President Vladimir Putin: In November 2005 we summed up the results of the tender for creating special economic zones. The tender drew 72 bids from 47 regions in the country. Now, four technology-incubation zones and two industrial and manufacturing zones have been established. Proposals on the creation of supervisory boards have already been formulated and other routine issues are, as far as I know, in the process of being settled.
Now we are examining the possibilities for creating other types of zones, above all tourism and recreation zones and special zones in port areas.
We also face some problems and questions, however. As I see the situation, this concerns above all the numerous state control procedures. It seems strange that this problem should arise when part of the whole point of creating these zones was to make it possible to settle administrative issues swiftly and with a minimum of red tape. But we find ourselves once again facing problems of numerous controls and complicated customs procedures. And this also seems strange given that these zones were set up in order to get away from precisely these kinds of problems. If these problems are arising nevertheless, this suggests that these are issues that require our particular, heightened attention.
One other issue that worries me a little, and that I have already discussed with [Economic Development and Trade Minister] German Oskarovich [Gref], is that foreign companies comprise 80 percent of the bids from potential residents of the zones. This would seem to be a positive thing, but it also raises the concerns over the potentially negative impact that it could have on the competitiveness of our own companies. I therefore propose that we discuss today the question of coordination between the federal, regional and local authorities in order to speed up construction of the engineering infrastructure in the special economic zones, examine the expediency of a more favourable customs regime and administrative procedures and move forward with the approval of a draft federal law on establishing new types of special economic zones. Of course, we also need to look at financing issues and at drawing up project and financial documentation for creating the technology park infrastructure needed in the high-tech sector. We have spoken about this on numerous occasions. Given that we are currently unable to satisfy all the bids with ideas for creating special economic zones, we can, as a preliminary stage in our work or as an additional solution to the problems these zones are being created to resolve, help with the establishment of technology parks in certain regions.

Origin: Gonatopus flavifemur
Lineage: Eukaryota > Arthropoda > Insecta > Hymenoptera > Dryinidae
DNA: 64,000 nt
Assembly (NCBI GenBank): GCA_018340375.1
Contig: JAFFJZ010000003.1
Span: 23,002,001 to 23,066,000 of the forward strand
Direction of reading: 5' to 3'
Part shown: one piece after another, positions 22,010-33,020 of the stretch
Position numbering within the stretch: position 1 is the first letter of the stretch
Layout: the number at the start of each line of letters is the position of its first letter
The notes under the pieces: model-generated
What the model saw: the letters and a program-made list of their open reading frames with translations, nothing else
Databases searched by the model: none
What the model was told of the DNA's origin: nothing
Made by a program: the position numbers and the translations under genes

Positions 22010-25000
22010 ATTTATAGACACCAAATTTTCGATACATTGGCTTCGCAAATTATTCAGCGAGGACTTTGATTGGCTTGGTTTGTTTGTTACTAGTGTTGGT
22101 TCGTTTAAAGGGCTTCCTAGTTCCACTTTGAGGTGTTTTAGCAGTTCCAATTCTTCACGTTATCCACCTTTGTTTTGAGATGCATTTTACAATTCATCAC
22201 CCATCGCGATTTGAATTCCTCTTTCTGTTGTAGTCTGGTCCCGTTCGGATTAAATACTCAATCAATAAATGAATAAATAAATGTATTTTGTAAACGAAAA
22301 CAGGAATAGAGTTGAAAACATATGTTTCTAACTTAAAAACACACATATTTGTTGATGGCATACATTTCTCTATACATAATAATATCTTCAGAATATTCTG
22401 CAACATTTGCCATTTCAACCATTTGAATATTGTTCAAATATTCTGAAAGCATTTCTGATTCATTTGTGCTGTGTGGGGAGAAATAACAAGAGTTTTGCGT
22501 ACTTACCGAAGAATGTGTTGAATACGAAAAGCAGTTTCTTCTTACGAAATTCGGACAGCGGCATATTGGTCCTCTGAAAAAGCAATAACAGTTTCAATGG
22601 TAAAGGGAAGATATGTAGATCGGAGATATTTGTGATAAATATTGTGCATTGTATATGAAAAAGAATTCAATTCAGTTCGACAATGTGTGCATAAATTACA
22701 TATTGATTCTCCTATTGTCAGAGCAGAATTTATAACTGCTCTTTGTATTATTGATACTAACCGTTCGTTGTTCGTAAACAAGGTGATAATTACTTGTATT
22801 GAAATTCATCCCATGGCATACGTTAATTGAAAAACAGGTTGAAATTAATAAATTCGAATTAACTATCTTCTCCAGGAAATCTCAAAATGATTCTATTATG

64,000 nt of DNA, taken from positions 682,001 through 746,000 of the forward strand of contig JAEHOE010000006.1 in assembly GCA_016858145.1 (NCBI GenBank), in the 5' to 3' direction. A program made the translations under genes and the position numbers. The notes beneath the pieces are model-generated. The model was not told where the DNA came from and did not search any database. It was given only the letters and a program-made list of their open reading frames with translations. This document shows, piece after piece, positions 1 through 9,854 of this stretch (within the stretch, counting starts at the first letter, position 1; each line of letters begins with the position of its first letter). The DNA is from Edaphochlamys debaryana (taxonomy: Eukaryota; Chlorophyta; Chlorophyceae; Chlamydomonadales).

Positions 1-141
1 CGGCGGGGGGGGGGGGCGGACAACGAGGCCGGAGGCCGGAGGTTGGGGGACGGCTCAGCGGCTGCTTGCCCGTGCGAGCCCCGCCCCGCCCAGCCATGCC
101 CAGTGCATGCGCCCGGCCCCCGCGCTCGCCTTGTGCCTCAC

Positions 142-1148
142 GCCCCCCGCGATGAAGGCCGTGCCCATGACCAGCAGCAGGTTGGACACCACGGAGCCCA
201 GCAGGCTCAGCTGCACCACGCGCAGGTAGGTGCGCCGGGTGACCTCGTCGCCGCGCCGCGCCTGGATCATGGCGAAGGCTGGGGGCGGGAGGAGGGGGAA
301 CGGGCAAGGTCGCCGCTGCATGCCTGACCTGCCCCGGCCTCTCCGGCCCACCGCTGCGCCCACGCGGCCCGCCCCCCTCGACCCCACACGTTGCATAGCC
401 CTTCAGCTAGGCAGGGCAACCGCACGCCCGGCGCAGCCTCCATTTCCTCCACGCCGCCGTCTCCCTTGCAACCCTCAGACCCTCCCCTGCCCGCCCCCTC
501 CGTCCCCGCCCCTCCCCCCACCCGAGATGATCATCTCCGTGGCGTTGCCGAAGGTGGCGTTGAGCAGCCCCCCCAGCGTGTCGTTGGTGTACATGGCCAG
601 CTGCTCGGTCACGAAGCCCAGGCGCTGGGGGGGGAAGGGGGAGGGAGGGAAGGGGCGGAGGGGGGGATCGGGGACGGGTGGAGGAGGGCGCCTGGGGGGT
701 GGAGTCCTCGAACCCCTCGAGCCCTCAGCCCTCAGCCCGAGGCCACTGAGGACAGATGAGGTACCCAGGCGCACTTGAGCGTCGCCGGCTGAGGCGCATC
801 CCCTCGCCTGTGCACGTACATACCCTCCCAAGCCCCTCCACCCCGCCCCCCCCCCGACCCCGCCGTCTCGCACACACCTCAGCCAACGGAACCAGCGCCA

These are the issues I propose that we discuss today. Please also feel free to raise any other problems or questions that you think we should examine.